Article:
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IRL2 Building Up, pt. 2

This is a continuation of my blog post from a few weeks ago about the original planning that went into the IRL 2 development. Plans change, and so after the original planning for IRL 2 went out, we set out to iterate. Major changes included wall moves, furniture changes (as a result of wall moves), electrical considerations, and more. At each step in the process, these changes were precipitated by factors outside of our control (building codes, etc), but important factors to discuss nonetheless.

For instance, Chicago has some very tight restrictions when it comes to the use of extension cables (not allowed) and power strips (also not allowed). This limitation forced us to add additional quad outlets, and to think about where those outlets were located in relation to where power would be used. Imagine having to determine, then, where students are going to linger in a space that doesn’t even exist yet. Where will they want to plug in their laptops? Phones? Etc.

Even further, imagine having to map out where every machine in a dynamic space will go and then determining electrical load based on the sum total of machines plugged into an outlet. How those machines would then facilitate traffic flow in a space. Would they be noisy? Dirty? Would students want some to be adjacent to others for ease of between-use?

That’s something I did!

Additionally, we had to worry about things like emergency exits, noise (there are classrooms adjacent to the space, lighting (the area is quite dark, so we built in some lighter furniture/flooring options to adjust), breakout space flexibility, and more.

I think the reason why I enjoy these projects so much is that they are an extreme challenge in systems thinking. Holistically anticipating how an environment and the objects within it will interact with each other is a test on one’s forethought. The constraints, whether they be building code, electrical, community, or otherwise all interact and contribute to some end product. In part, you can’t anticipate what that will be.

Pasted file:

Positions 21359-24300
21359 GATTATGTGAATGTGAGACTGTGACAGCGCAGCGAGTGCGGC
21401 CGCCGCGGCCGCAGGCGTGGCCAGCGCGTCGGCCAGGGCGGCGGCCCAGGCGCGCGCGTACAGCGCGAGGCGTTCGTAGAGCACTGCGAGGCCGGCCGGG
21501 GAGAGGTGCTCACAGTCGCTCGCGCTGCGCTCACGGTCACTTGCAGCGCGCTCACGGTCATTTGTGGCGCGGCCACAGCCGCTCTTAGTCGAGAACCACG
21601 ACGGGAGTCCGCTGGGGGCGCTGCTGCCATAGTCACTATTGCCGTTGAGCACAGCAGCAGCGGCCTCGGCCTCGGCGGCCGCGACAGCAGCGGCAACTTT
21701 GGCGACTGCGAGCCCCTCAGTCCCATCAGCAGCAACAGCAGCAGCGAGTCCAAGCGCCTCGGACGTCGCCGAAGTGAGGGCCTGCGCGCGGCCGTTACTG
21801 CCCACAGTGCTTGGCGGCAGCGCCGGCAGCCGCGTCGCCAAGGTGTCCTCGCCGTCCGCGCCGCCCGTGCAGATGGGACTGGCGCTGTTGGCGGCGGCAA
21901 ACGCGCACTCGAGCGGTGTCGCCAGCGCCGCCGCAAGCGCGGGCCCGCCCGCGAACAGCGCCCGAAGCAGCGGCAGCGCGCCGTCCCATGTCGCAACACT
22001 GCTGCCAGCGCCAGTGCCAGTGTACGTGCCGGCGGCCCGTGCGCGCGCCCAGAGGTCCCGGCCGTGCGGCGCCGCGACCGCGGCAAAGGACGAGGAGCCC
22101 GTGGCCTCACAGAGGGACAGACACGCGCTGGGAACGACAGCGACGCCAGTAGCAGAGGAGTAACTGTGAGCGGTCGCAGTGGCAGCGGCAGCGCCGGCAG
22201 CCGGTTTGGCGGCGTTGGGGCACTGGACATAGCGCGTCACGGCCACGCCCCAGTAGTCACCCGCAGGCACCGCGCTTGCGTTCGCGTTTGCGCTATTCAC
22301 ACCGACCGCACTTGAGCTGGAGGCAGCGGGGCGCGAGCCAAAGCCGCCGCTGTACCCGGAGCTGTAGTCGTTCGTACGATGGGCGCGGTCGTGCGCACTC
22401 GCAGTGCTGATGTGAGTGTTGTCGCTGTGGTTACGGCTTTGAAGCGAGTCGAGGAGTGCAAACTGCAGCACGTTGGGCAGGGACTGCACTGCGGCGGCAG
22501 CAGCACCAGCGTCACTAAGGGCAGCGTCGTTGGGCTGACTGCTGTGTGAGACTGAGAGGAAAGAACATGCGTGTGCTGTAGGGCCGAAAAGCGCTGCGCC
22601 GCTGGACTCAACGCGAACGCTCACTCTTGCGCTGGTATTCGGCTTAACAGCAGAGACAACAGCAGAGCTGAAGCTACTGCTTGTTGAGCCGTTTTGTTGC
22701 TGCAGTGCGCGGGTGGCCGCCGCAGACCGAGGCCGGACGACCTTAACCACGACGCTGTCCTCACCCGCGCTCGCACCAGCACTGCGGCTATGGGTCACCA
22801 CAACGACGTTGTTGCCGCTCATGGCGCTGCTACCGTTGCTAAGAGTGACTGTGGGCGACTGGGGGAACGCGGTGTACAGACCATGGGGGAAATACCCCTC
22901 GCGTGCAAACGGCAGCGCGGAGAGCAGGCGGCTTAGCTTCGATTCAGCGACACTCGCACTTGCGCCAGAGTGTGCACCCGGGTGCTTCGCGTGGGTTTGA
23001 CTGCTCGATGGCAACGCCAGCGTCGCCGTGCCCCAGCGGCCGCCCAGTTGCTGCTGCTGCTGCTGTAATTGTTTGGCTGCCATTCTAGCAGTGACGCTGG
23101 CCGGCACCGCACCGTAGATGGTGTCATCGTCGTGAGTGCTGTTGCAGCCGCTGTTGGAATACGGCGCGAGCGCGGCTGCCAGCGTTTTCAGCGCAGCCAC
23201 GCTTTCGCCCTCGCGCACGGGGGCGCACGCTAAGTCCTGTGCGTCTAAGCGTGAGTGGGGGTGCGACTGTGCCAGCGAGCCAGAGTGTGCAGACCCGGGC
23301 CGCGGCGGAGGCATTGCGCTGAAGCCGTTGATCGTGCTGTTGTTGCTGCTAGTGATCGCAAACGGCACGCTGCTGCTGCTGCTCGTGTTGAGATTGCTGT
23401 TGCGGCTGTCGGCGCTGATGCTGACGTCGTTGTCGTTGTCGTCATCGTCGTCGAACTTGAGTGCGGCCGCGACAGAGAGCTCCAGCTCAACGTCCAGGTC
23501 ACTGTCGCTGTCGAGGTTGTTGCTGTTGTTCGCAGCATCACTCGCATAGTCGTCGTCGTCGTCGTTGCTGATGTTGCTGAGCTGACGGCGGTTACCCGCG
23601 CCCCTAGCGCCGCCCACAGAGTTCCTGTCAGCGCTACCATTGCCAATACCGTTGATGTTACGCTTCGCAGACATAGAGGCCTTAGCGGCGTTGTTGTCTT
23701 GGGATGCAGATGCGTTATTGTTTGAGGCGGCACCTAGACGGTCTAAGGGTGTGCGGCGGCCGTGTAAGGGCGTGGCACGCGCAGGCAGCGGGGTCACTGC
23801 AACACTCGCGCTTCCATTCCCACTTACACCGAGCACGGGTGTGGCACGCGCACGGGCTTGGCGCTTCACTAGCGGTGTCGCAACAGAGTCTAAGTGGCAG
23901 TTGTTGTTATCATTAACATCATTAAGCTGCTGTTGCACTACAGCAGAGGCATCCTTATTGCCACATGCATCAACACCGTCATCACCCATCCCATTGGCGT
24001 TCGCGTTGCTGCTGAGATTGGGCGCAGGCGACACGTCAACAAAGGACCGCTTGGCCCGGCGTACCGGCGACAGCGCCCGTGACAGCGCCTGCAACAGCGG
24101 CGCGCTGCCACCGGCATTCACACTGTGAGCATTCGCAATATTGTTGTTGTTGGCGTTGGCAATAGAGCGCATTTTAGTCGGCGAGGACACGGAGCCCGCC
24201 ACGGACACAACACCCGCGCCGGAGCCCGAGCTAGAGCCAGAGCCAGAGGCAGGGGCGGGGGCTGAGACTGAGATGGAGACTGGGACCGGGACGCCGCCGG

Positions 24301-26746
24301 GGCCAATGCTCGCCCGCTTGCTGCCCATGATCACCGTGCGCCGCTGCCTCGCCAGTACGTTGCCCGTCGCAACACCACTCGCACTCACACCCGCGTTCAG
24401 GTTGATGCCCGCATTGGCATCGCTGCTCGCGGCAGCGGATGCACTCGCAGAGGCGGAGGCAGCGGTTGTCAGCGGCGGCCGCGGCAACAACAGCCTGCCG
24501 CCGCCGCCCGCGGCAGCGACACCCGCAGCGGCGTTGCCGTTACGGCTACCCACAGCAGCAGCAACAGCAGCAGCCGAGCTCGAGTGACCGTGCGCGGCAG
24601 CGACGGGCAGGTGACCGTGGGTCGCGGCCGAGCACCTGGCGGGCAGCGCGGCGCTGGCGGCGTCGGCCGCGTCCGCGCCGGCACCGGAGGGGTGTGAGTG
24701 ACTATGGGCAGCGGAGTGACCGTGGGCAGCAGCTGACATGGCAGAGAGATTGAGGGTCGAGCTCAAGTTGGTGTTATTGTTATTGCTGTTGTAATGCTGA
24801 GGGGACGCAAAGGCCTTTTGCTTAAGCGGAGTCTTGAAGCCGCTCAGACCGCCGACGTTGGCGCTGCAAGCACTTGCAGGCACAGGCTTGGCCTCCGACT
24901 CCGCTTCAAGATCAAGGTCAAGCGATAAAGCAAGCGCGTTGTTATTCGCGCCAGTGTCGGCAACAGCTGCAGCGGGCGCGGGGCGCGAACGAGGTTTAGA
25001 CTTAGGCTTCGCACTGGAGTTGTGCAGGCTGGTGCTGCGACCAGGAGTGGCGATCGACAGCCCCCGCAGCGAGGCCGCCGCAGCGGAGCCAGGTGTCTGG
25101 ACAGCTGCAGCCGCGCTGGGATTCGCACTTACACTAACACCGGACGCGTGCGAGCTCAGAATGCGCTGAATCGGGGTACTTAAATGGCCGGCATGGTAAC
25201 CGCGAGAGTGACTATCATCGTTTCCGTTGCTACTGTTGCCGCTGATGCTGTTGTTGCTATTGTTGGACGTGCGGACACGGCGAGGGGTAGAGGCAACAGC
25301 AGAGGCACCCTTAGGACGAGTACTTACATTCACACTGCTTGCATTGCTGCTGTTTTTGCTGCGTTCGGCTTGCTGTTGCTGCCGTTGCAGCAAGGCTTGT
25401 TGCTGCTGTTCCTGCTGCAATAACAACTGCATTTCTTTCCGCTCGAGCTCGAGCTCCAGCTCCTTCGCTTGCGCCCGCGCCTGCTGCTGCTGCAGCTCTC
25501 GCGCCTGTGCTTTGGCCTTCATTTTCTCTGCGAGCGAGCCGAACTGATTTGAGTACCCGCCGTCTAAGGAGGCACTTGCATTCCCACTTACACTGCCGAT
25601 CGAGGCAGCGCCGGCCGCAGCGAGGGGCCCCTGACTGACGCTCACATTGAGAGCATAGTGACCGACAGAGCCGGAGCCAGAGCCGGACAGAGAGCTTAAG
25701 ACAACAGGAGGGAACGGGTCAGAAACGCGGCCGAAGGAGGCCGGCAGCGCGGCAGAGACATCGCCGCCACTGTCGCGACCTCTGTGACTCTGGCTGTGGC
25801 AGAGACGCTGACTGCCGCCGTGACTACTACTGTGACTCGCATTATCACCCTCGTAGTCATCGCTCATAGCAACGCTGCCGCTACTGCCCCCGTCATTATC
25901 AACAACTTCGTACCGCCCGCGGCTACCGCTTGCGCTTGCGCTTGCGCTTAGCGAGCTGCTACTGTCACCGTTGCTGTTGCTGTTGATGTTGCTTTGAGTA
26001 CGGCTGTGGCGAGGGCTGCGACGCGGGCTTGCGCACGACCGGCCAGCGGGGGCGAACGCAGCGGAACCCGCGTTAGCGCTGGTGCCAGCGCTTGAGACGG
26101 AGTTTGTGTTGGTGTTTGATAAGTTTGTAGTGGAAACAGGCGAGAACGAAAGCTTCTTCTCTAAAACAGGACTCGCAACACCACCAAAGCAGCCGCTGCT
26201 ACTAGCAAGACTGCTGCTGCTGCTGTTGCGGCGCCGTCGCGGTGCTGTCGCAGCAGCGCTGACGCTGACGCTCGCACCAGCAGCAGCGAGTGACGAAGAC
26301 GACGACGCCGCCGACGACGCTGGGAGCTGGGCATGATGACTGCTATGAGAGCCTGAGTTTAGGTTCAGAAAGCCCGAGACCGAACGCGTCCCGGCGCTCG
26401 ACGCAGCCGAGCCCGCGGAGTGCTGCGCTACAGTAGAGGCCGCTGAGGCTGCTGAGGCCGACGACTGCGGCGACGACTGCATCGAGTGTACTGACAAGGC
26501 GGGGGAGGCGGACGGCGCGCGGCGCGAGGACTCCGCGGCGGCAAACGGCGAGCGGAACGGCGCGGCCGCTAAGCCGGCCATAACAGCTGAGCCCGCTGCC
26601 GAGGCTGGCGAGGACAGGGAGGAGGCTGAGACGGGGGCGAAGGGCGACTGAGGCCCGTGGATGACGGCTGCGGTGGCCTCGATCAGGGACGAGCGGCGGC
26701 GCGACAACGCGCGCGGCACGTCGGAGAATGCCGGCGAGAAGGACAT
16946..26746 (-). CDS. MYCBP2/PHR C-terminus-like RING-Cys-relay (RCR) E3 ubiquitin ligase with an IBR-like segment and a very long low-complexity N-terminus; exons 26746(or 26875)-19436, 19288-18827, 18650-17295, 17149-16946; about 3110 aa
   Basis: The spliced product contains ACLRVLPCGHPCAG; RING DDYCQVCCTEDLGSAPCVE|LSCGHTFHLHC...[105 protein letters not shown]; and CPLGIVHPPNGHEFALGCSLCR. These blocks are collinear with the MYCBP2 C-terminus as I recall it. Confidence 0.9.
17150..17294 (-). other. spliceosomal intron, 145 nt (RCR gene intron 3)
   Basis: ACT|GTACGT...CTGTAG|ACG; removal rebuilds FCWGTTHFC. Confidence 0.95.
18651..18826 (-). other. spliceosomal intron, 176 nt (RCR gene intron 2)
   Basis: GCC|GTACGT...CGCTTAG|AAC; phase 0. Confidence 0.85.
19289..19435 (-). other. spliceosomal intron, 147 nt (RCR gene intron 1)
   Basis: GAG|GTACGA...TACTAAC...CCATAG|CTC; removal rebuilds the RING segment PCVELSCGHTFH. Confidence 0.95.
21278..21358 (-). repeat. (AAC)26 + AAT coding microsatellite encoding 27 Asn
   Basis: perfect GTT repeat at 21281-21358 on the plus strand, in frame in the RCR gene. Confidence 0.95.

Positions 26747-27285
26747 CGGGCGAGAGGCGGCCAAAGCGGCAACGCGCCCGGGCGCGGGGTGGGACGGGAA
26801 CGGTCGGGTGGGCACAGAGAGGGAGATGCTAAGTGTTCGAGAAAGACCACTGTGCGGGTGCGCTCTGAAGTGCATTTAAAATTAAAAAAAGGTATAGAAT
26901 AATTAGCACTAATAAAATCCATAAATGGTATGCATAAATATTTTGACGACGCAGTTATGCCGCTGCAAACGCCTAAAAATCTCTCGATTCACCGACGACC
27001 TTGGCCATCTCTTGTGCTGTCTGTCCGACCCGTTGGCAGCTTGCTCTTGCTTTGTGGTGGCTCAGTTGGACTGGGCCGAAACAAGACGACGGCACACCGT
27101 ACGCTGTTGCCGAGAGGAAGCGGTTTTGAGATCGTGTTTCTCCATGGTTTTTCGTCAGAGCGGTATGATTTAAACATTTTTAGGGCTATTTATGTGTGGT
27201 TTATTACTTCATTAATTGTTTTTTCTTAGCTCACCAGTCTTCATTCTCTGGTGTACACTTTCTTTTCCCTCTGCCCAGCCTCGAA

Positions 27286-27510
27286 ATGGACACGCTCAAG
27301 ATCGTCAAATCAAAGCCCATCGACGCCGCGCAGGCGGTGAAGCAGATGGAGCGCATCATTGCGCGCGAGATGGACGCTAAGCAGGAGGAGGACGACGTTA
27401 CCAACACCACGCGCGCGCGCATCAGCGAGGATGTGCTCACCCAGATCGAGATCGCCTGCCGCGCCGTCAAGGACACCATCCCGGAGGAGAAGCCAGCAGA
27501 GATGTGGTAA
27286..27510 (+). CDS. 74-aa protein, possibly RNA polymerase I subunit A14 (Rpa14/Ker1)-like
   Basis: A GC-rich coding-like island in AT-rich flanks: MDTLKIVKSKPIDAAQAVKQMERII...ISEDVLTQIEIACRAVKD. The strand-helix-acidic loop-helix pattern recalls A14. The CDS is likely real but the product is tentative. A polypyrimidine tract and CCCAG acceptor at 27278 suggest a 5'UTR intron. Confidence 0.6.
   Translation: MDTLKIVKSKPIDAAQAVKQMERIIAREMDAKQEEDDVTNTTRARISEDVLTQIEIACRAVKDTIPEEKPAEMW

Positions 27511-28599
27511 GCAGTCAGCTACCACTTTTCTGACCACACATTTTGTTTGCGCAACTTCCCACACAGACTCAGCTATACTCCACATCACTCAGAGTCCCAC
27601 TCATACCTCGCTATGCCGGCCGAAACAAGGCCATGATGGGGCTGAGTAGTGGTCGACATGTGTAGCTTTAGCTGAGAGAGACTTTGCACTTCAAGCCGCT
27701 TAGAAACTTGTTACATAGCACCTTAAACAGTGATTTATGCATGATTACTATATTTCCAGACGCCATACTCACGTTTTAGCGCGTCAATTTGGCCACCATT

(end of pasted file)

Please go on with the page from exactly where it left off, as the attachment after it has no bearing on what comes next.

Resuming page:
But you can try.

Updated and revised plans for the IIRL:


Jay Margalus is on Twitter at @jaymargalus

TSW 16 – Christina Pei

I really enjoyed this interview with Christina and hope you do, too!

Christina is the creator behind Chicago North Side Mini Maker Faire and researches making by working with teachers to design curricula, and with students to design equitable spaces for making. We talk about the philosophy behind making, and what drives Christina to do all of the awesome things that she’s responsible for. Check it out!


Jay Margalus is on Twitter at @jaymargalus

Ventus

I understand now that each human has a ruling passion, one that serves as the fountainhead from which flow all semblances of happiness, sadness, anger, and joy.

Ventus, Karl Schroeder

Jay Margalus is on Twitter at @jaymargalus

An Xiao Mina and Jan Chipchase for the MIT Technology Review:

“For now, what makes Shenzhen unique as a manufacturing hub is its ability to accommodate everything from the serious to the silly, from the experimental to the sustainable, from devices that alleviate poverty to gadgets that grab headlines.”

As part of developing the Industrial Design program at DePaul, I’ve been collaborating on a study abroad trip to Shenzhen. This, and many other reasons laid out in the article, are exactly why.


Jay Margalus is on Twitter at @jaymargalus